Southwest Airlines’ hope for profits fade as delta variant hinders travel demand
Dallas-based Southwest Airlines says that new passenger bookings are slowing down, and it believes the cause is “the recent rise in COVID-19 cases associated with the delta variant,” the carrier warned investors Wednesday.
The slowdown “will make it difficult for the company to be profitable in third-quarter 2021″ on its own without government aid, the company said, even after a stronger-than-anticipated start to the summer season in which planes have been mostly full.
Southwest has made a profit in each of the last two quarters but only because it got nearly $2 billion in stimulus grants to cover payroll costs. Leaders at Southwest and other airlines spoke recently of making a legitimate profit as early as the third quarter without any help from Congress, but the new virus variant is clouding the future. There is little hope of another stimulus package that includes assistance for airlines.
“The company was profitable again in July 2021; however, the company believes the recent negative effects of the pandemic on August and September revenue trends will make it difficult for the company to be profitable in third-quarter 2021,” Southwest said in the regulatory update.
Southwest thinks its third-quarter revenue will still be down 15% to 20% in the third quarter compared to 2019. However, Southwest is planning to fly about as many flights as it did in 2019 during the month.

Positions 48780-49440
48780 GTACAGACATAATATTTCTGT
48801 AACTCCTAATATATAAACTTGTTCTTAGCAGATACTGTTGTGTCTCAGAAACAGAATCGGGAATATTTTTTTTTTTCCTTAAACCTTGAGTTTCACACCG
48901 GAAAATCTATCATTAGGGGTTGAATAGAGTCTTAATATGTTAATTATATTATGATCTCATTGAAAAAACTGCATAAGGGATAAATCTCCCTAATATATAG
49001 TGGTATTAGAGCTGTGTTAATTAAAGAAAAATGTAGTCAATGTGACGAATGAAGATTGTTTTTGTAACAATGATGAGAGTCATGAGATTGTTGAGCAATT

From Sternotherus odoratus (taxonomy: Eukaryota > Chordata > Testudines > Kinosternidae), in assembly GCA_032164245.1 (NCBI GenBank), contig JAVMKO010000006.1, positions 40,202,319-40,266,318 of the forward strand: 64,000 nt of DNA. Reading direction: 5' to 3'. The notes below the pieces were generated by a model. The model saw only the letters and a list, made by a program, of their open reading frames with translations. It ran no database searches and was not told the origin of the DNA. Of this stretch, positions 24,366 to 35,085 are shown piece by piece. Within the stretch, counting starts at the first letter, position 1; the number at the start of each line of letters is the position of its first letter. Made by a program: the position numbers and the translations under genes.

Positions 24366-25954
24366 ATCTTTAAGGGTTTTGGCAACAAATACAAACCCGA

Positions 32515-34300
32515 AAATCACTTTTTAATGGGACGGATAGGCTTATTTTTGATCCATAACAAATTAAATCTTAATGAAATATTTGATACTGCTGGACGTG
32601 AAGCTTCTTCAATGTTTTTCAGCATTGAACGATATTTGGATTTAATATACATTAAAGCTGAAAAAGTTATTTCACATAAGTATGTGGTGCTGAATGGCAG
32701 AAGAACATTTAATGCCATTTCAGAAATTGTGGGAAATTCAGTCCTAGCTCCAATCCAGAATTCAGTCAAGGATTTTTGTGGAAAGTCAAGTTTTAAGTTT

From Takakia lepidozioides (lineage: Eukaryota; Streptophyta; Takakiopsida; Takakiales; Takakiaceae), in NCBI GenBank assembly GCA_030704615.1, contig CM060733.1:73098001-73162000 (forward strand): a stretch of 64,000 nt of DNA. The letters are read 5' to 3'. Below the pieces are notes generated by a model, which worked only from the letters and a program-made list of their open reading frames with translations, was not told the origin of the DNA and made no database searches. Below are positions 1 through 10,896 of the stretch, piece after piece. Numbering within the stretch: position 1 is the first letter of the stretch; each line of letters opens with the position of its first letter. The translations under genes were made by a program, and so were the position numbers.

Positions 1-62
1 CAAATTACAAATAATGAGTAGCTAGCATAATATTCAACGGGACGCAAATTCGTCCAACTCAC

Analysts have warned that the delta variant is causing a sudden downturn in consumer sentiment after months and months of optimism due to increasing vaccine rates and dropping COVID-19 case counts.
But just like last winter, hospitals and local governments are reporting that ICU hospital beds are in short supply.
“Unfortunately, with COVID-19 cases and hospitalizations on the rise, optimism about the pandemic has receded to a level last seen this past winter,” said a report this week from travel research firm Destination Analysts. “After months of steady recovery, confidence in travel’s safety now continues to decline. Delta variant-related concerns are disrupting trip plans, diminishing travel enthusiasm and making it more difficult to market travel right now.”
Passenger counts at U.S. airports have been at about 80% of 2019 levels over the last two months, strong figures considering that business travel and international travel are still depressed.
The travel recovery has come with strong demand for domestic travel to beach locations and short-haul international flights to outdoor destinations such as Mexican beaches.
But analysts have wondered whether planes would be as full in September and October, which are typically slower months that rely more heavily on business travelers. In recent weeks, company owners have indicated that their return-to-office plans are being pushed back in light of the highly contagious delta variant of the COVID-19 virus and increasing case counts.
“More than 54% say that the Delta variant has made them less interested in traveling right now,” the survey from Destination Analysts said.